- Shelties require serious and intense socialization very early on in life and extended throughout adulthood. Shelties have a tendency to be fearful, shy, and timid and if that is not addressed very early on it can get way out of hand. Scared Shelties tend to tuck tail and run, and you will not catch up with a scared Sheltie. You just need to hope that it eventually gets its wits back in order and finds its way home. I have known too many Shelties that have not had proper socialization and exposure to "real life" that get startled and bolt from their owners. Only a few stories wind up with a happy ending.

- Shelties require a delicate balance between strong and confident training, and a soft hand. Shelties do not respond well to harsh training methods and will shut down completely if someone is too rough with them or if adversive training techniques are used. Smack a Sheltie once and it is nearly impossible to regain its trust. That said, they do need a solid, confident owner to bring them to their full potential. And knowing that Shelties are sensitive is no excuse to avoid training all together.

Monday, November 17, 2008

More Pictures from the Rally-O Trial

Here are a couple more pictures that didn't make it into yesterday's story.

As I was getting everything ready to load in the car, Gio decided that he had better stay close by so that I didn't forget to pack him, too.

Piper, a little Cairn Terrier that trains with us regularly, is just the cutest little thing. He did really well this weekend, especially considering it was his first trial!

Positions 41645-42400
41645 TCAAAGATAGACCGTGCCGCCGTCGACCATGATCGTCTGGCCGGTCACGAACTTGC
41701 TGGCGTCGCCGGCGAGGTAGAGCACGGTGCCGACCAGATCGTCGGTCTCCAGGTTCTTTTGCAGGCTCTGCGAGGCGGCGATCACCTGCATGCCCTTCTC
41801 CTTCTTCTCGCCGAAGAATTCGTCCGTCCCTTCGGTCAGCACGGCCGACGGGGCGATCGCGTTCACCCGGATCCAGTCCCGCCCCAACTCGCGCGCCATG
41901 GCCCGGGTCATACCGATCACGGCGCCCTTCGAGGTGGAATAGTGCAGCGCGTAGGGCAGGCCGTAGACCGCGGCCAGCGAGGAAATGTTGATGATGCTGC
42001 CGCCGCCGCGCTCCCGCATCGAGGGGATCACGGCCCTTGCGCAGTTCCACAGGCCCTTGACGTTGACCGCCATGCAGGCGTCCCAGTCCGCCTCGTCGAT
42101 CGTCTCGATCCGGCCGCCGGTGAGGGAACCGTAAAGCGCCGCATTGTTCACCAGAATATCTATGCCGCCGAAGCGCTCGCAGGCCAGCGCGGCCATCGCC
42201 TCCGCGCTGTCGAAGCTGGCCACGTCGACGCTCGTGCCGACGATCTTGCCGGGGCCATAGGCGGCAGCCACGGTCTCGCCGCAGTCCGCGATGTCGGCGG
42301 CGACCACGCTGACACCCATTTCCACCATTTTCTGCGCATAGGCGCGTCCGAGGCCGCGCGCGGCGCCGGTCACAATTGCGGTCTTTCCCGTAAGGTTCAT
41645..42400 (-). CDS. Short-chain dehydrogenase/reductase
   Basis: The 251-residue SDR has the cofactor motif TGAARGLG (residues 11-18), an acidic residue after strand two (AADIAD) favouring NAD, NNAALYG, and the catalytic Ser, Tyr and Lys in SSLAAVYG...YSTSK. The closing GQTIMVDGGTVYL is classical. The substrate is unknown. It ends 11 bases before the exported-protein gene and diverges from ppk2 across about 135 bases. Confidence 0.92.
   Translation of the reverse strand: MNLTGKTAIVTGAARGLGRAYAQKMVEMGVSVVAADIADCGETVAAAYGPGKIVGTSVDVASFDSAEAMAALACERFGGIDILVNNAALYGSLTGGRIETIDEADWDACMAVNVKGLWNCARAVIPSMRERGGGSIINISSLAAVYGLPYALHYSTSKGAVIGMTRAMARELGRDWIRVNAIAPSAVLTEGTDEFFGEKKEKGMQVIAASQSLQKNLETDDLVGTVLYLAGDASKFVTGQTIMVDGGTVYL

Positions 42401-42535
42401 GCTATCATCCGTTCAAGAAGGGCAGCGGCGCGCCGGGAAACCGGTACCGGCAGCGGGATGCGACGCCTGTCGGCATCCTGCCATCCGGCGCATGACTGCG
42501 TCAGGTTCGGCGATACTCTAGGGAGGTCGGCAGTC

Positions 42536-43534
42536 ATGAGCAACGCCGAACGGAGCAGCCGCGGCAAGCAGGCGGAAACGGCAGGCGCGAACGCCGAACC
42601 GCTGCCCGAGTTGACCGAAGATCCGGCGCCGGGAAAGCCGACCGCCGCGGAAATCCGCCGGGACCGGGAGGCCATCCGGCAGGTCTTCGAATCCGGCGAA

Ty, my favorite little Corgi. She LOVES Rally-O, and prances her way around the ring.

First thing to do when you get to a hotel ... test out the bed.

Friday night I ordered some pasta and pizza bread from Boston Pizza. The boys practiced their best "Starving Puppy" impressions.

Don't you just LOVE hotel room decor?

Sunday, November 16, 2008

KAOS Rally-O Trail

We're back!

KAOS did a great job of their first CARO Rally-O trial. It was a lot of fun, and ran very smoothly. Thanks so much to the KAOS group for hosting the trial, and for our judge, Renee Will, for coming out from Manitoba to pass down her judgment on our dogs (and our handling).

Gio and Romeo had a couple of successes each, and a couple of brain-farts as well. But that is pretty much par for the course.

Saturday Results

Romeo was entered in one Excellent round. He did very well, was really on top of his game, and took High in Class with a score of 192. This is his second Excellent leg. He got a fancy ribbon and a really cool treat bag filled with Innova treats, a new clicker, and some "human" goodies.